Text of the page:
Month: November 2009

Rhodendron Season

Ultra purpleness

It’s nearly over.  This huge hunk of purple – no idea what it’s name is is the final one of my rhodies to flower and it is certainly a statement, a bold statement.  Every year I think, right rip it out it is a terrible colour, and then it flowers and I get all, oh look at that!  So, it stays, and flowers away merrily despite having sat if a pool of water for about a year before I moved in and discovered the pouring drain from next door. This year it’s roots are completely covered by grass clippings as I get to work on this side of the garden, trying to build a garden out of the King’s clippings, blood and bone, sheep poos, horse poos, and newspaper.

Before I die by Jenny Downham

This book is sad sad sad.  As the parent of a child named Tessa I found the ending just gut wrenching, and of course from the very beginning of the book you know that this character called Tessa is going to die.  It is beautifully written and not just the character of Tessa, but her Dad, and her little brother particularly.

Tessa has a form of leukaemia she is now 16 but was first diagnosed when she was 12.  It’s been a long hard four years for Tessa, but also for her Dad who has custody of her and her little brother Cal.  Her Mum ran off a few years ago and left them all so her Dad gave up work to look after them, but particularly Tessa while she has been ill.  Tessa has a list of things she would like to do before she dies.  She enlists the help of her best friend Zoey who has all manner of issues of her own but who treats Tessa as a normal person rather than a sick person,  together they knock off some of the things on Tessa’s list.  But this book is about far more than that.  It is a story of love, friendship and hope, even when there seems to be no hope.  Read it, box of tissues beside you and in a big gulp.

Twitter go on you know you want to

I’ve been thinking about Twitter.  It is an interesting experience.  I believe that because of Twitter the school blog has reached over 3000 hits, I’m certain that most of the overseas hits – and they are almost all overseas hits – come because I follow library luminaries who then follow me.   I wonder if the same would happen if I put this blog on my profile?

Twitter has exposed me to more interesting sites than I would have found by myself, even using a tool like Stumble Upon or something like that, even visiting all the links that I find on the close to 20 blogs that feed into my reader or igoogle, the constant supply of great links is just fantastic.  It makes me cleverer, it makes me more connected to people I admire and therefore follow.  I don’t check it every day, I get bombarded with information and even a geek like me can have enough but if I leave it for a while I go back in and my eyes get all wide with excitement.

Another development is that people are finding and following me, whereas at the beginning it was the opposite way around.  That’s cool!  I like it!  Want to join in the fun?  I’m Bridgy_s

Veges galore

Chives gone madSpuds and artichokesI am experimenting with growing potatoes in tyres.  This is batch number 1.  Batch number 2 will get planted tomorrow.  The heat generated in the compost within and the black rubber of the tyres is supposed to accelerate the growing and so if this turns out to be true there will be new potatoes for Xmas at the beginning of Advent!  Hmm.  I doubt it but anyway it is worth a try.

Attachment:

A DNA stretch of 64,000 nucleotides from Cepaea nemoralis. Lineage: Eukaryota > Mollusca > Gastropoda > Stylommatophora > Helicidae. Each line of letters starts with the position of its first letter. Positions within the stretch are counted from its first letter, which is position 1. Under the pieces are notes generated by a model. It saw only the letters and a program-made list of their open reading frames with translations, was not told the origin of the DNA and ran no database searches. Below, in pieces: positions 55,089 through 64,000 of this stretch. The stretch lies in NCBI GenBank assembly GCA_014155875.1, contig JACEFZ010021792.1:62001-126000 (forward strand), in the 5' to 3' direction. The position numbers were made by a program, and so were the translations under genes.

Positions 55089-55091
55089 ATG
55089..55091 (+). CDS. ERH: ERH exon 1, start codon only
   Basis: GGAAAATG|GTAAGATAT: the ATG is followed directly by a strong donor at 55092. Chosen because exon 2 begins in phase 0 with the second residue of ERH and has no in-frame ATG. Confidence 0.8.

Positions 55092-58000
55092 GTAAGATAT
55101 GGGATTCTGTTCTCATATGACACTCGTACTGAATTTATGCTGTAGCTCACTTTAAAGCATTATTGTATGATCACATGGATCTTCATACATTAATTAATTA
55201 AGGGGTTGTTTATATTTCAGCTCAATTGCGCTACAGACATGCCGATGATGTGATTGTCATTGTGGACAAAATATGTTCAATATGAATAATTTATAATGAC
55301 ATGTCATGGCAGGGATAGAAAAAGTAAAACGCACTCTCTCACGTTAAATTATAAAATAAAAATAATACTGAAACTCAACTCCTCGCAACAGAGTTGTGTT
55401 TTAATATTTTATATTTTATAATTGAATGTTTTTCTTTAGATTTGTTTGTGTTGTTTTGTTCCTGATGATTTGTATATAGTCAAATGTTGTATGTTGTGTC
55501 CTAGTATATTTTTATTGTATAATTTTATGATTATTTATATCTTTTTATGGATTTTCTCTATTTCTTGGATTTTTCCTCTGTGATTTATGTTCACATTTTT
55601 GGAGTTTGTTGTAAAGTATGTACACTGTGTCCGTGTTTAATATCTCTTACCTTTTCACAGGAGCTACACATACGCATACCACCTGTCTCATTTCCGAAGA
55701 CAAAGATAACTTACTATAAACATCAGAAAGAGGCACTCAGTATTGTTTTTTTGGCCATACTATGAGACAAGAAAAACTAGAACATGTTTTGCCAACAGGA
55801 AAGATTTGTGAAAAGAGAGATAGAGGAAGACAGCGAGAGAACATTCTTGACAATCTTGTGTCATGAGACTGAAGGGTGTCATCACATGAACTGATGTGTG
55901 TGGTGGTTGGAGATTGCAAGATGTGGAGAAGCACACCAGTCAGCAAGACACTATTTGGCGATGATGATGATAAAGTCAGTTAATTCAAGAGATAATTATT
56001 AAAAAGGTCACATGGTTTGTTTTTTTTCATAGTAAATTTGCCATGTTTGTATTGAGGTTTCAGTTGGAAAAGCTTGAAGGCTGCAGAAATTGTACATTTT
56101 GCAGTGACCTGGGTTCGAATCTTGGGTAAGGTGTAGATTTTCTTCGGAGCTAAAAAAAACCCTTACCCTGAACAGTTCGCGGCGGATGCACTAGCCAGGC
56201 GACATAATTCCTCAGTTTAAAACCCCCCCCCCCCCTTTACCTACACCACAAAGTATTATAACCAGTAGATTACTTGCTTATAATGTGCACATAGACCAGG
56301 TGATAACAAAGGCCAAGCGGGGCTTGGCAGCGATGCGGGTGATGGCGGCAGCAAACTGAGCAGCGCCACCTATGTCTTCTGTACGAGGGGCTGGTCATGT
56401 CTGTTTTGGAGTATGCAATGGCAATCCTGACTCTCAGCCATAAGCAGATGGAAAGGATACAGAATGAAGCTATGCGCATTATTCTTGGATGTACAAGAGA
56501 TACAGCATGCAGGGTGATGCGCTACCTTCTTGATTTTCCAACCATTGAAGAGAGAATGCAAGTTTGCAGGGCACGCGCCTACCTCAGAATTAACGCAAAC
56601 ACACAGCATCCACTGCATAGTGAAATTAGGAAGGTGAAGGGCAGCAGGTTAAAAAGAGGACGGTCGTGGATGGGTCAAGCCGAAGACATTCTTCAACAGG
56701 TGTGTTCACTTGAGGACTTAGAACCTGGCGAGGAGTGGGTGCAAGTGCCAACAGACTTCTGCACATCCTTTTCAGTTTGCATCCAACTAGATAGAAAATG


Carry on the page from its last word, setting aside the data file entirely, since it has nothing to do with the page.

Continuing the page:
The tyres came for free from a tyre place, and the compost is grow your own and cheap stuff from the warehouse mixed with blood and bone (my fave).  At the moment in the garden there are.  Mustard greens (they will not make the cut next year) Corn Salad (fantastic stuff) various lettuces, tomatoes, zucchini x 2, and assorted others.  I await developments with interest.

‘Aotearoa’ Minuit

This is so great! Great photos from the National Library and Archives and this lovely band give thanks to them on You Tube  here is the quote:  “Huge appreciation to everyone involved in making this video: The awesome librarians at our national libraries and film archives. Te Haeata Awatea kapa haka group. The radio / internet / tv stations…”  Lovely stuff!

And more from Minuit here

Die trying by Lee Child

Ok, so I work in a boy’s school, in the library, and I’ve never read Lee Child.  I know, I feel the shame!  Oh but come on, I read Harlan Coben, and I’ve read James Patterson and I remember John Grisham and David Baldacci who pump out a book every 6 months and I thought, nah, not this guy, this Jack Reacher, he man, I don’t need that.  Sure, the boys love him, the staff love him, but me, I’m better than that.  I had started one ages ago and put it down when distracted by the shiny cover of something else.  Well revise all that.  I loved this book!{93309B16-BFA3-41F8-98DB-7EB48E107435}Img100

Why did I even start it given my bad attitude.  Nick told me to.  He loves these books and has now read about 5 of them.  I thought, well he is a 16 year old, he likes them, probably the boys at school are just like him, I’ll try another one.

Action from start to finish.  Mystery and suspense, he had me from the end of page two.  Action all the way.  Slightly too gory in places for me, but the pace is so fast that I didn’t really care.

So, not immediately you understand, but I am going to read the next one.  Can’t believe it, but there you go.